Iron-sulfur (Fe-S) clusters, the ubiquitous protein cofactors found in all kingdoms of life, perform a myriad of functions including nitrogen fixation, ribosome assembly, DNA repair, mitochondrial respiration, and metabolite catabolism. The biogenesis of Fe-S clusters is a multi-step process that involves the participation of many protein partners. Recent biophysical studies, involving X-ray crystallography, nuclear magnetic resonance (NMR) spectroscopy, mass spectrometry (MS), and small angle X-ray scattering (SAXS), have greatly improved our understanding of these steps. In this review, after describing the biological importance of iron sulfur proteins, we focus on the contributions of NMR spectroscopy has made to our understanding of the structures, dynamics, and interactions of proteins involved in the biosynthesis of Fe-S cluster proteins.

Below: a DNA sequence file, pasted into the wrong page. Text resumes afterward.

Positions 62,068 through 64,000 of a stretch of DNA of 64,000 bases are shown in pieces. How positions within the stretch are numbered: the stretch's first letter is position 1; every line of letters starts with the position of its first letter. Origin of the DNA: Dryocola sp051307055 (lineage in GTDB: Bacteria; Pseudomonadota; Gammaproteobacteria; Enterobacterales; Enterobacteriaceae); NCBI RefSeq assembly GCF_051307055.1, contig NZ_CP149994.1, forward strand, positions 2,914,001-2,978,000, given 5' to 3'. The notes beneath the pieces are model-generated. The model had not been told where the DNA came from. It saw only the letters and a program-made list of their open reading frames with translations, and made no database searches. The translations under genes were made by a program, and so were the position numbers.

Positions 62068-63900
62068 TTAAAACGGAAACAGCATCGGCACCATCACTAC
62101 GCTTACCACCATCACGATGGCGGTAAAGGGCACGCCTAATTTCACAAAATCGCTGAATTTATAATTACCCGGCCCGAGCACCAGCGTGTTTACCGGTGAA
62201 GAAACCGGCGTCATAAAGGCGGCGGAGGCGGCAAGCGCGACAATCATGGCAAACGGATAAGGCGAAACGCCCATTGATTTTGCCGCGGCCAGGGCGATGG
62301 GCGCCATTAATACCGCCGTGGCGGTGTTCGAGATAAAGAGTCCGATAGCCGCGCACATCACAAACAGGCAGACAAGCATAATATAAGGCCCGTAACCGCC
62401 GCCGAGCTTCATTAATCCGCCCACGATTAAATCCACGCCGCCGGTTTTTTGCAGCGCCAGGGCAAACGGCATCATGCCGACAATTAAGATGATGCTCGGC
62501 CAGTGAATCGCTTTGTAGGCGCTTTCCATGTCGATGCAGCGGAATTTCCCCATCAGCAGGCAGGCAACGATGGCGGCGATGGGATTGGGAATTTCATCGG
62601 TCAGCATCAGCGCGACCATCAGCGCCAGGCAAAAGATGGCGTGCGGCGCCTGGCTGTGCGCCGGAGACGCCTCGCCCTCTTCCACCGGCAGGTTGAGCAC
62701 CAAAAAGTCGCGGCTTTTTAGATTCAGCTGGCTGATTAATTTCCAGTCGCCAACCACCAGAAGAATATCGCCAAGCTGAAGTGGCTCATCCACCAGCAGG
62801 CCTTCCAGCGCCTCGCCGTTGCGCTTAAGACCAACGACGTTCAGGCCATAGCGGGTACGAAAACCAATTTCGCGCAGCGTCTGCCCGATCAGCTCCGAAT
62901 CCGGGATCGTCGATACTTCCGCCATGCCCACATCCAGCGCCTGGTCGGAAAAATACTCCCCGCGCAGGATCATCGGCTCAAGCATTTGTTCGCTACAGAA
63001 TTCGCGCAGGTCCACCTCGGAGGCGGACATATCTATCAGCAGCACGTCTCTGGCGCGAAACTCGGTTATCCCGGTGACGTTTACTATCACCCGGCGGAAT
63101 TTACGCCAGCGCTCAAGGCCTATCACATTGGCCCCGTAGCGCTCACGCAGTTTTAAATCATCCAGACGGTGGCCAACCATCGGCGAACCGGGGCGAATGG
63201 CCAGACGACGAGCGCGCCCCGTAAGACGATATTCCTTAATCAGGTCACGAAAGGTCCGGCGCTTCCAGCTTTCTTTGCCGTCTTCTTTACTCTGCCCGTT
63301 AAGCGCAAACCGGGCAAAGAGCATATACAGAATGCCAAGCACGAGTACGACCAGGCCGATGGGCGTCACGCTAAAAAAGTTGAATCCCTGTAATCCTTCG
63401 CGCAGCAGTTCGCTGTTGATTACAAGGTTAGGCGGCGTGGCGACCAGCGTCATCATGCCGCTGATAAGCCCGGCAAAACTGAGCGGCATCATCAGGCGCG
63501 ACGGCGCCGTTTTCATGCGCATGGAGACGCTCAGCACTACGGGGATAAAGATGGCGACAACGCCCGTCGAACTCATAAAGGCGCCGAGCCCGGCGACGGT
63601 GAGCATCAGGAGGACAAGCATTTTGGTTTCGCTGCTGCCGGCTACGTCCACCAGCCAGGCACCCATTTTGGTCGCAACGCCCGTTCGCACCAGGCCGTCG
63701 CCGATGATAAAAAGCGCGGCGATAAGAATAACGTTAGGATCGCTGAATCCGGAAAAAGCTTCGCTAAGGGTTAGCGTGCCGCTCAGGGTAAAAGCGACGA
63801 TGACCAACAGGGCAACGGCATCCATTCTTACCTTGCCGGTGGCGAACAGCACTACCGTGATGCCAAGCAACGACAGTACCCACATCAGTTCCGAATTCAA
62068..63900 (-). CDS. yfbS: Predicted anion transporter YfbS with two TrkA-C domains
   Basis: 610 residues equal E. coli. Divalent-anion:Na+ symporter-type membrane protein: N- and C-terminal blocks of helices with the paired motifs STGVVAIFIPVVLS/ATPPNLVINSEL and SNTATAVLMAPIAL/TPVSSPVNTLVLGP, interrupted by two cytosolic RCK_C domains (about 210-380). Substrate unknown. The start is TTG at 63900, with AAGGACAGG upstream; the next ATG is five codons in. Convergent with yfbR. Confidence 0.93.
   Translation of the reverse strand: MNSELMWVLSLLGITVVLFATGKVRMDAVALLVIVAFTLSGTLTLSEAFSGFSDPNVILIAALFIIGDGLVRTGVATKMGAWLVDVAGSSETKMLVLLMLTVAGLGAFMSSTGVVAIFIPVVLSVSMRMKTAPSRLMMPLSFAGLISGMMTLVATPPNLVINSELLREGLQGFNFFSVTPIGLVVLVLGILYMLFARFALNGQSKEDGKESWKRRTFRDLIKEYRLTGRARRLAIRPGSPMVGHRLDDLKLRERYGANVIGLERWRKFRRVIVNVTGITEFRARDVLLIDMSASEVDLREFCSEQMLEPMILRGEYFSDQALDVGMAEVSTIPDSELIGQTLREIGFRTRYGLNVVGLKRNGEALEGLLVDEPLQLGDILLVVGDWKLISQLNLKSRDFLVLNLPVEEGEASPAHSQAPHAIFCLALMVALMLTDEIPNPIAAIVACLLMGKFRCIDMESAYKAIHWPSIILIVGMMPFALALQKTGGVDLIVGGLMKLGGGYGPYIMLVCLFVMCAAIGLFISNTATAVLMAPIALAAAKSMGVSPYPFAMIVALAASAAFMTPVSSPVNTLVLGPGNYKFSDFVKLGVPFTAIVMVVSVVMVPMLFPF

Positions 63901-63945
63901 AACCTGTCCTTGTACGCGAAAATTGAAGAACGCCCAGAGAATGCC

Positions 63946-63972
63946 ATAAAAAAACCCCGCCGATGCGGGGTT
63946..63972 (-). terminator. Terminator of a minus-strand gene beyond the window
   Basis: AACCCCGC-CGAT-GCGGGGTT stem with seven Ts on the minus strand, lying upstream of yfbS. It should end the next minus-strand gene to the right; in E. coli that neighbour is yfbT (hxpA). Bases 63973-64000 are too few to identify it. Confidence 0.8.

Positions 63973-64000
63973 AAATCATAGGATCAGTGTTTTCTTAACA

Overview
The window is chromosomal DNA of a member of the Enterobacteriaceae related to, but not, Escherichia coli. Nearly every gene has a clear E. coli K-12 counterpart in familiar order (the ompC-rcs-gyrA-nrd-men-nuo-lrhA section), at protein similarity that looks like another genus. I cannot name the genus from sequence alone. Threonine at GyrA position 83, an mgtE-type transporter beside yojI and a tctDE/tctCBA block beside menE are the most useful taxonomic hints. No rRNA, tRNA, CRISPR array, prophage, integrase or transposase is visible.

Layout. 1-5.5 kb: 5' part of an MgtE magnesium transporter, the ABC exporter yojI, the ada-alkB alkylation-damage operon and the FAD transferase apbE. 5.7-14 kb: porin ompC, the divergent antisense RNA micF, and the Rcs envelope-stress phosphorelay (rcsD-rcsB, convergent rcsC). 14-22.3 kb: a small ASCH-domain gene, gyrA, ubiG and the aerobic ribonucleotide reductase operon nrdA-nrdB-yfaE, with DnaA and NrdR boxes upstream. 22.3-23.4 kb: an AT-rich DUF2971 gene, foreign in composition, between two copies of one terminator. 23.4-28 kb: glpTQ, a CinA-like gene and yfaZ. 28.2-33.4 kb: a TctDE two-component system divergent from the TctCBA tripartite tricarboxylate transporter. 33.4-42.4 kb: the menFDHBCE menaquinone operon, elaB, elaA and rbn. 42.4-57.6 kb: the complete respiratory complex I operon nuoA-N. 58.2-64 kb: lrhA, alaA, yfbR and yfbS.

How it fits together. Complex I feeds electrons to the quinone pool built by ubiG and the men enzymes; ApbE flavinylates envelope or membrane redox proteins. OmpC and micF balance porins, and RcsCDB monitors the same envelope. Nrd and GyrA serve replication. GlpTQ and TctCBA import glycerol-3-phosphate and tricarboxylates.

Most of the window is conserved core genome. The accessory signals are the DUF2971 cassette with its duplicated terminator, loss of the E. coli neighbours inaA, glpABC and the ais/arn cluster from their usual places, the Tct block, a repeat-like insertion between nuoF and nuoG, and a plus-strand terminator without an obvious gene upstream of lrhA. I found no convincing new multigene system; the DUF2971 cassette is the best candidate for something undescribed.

Keywords: CIA; ISC; NMR; iron-sulfur cluster biogenesis; mitochondria.